Some Christians abstained from meat on All Hallows' Eve, a tradition reflected in the eating of certain vegetarian foods on this vigil day, including apples, potato pancakes, soul cakes. The word is of Christian origin; the word "Hallowe'en" means "Saints' evening". It comes from a Scottish term for All Hallows' Eve. In Scots, the word "eve" is and this is contracted to e'en or een. Over time, Hallow Een evolved into Hallowe'en. Although the phrase "All Hallows'" is found in Old English "All Hallows' Eve" is itself not seen until 1556. Today's Halloween customs are thought to have been influenced by folk customs and beliefs from the Celtic-speaking countries, some of which are believed to have pagan roots. Jack Santino, a folklorist, writes that "there was throughout Ireland an uneasy truce existing between customs and beliefs associated with Christianity and those associated with religions that were Irish before Christianity arrived". Historian Nicholas Rogers, exploring the origins of Halloween, notes that while "some folklorists have detected its origins in the Roman feast of Pomona, the goddess of fruits and seeds, or in the festival of the dead called Parentalia, it is more linked to the Celtic festival of Samhain, which comes from the Old Irish for'summer's end'."Samhain was the first and most important of the four quarter days in the medieval Gaelic calendar and was celebrated on 31 October – 1 November in Ireland and the Isle of Man.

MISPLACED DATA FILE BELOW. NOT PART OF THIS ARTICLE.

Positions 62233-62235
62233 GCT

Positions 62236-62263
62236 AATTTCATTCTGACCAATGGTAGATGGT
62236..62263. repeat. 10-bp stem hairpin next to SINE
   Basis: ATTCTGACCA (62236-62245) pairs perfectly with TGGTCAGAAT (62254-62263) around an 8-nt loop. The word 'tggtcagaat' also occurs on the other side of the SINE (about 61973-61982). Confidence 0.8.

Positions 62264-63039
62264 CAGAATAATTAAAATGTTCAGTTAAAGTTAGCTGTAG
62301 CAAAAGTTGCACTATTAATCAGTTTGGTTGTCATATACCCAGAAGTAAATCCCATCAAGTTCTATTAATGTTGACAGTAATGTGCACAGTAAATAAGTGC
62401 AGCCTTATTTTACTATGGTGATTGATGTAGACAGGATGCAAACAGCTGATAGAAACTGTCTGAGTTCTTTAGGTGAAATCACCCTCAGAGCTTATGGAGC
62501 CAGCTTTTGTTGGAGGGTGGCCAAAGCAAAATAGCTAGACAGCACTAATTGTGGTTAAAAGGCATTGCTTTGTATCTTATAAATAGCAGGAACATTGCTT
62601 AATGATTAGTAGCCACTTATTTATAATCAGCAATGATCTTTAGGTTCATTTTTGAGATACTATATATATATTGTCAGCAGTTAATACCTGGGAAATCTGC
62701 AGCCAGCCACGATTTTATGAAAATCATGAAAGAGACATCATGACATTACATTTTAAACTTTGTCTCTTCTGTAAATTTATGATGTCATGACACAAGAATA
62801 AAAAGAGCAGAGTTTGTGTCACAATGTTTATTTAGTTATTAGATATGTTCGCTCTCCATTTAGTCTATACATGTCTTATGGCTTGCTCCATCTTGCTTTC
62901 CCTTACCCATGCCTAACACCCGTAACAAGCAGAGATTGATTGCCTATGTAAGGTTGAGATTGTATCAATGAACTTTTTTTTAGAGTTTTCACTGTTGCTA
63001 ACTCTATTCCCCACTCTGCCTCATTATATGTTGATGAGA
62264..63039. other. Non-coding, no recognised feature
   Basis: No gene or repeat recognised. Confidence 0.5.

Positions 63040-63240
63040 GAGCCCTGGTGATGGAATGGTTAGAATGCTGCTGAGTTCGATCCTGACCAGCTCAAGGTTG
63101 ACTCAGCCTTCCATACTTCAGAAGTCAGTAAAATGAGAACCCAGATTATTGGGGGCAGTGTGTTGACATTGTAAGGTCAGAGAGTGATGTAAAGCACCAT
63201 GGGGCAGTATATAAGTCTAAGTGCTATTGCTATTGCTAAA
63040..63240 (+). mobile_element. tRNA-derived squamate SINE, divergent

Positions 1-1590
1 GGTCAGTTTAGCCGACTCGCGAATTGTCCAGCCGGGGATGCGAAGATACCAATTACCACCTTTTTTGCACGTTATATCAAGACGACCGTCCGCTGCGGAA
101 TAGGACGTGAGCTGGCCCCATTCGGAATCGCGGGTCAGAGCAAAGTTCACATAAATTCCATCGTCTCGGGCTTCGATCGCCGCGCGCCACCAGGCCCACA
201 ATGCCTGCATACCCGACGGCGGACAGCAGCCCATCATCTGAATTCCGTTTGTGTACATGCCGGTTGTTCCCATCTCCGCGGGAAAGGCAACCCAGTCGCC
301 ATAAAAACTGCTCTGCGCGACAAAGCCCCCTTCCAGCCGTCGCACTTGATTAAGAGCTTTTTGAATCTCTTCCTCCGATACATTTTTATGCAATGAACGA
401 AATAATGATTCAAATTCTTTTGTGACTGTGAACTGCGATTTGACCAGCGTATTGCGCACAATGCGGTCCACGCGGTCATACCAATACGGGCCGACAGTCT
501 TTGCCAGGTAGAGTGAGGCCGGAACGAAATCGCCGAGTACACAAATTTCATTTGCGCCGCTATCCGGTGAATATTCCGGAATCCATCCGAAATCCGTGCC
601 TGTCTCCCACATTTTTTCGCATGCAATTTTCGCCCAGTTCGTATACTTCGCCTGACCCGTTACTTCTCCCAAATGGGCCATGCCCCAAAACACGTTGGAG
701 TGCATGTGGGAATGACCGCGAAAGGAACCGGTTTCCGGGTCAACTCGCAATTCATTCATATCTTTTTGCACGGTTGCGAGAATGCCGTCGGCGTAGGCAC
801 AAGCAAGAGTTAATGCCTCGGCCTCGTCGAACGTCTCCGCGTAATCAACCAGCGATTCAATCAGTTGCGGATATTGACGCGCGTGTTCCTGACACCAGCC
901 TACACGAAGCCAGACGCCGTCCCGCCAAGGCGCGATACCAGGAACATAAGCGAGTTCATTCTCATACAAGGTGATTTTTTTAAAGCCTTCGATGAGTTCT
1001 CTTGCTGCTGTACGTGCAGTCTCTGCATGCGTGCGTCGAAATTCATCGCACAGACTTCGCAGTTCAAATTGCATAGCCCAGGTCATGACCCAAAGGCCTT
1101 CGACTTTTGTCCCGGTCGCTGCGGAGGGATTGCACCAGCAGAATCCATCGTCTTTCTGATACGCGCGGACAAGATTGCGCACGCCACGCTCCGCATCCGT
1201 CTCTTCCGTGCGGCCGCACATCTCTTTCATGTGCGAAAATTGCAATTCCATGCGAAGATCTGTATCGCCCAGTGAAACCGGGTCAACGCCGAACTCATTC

A kindred festival was held at the same time of year by the Brittonic Celts, called Calan Gaeaf in Wales, Kalan Gwav in Cornwall and Kalan Goañv in Brittany. For the Celts, the day began at sunset. Samhain and Calan Gaeaf are mentioned in some of Welsh literature; the names have been used by historians to refer to Celtic Halloween customs up until the 19th century, are still the Gaelic and Welsh names for Halloween. Samhain/Calan Gaeaf marked the end of the harvest season and beginning of winter or the'darker half' of the year. Like Beltane/Calan Mai, it was seen as a liminal time, when the boundary between this world and the Otherworld thinned; this meant the Aos Sí, the'spirits' or'fairies', could more come into this world and were active. Most scholars see the Aos Sí as "degraded versions of ancient gods whose power remained active in the people's minds after they had been replaced by religious beliefs"; the Aos Sí were both respected and feared, with individuals invoking the protection of God when approaching their dwellings.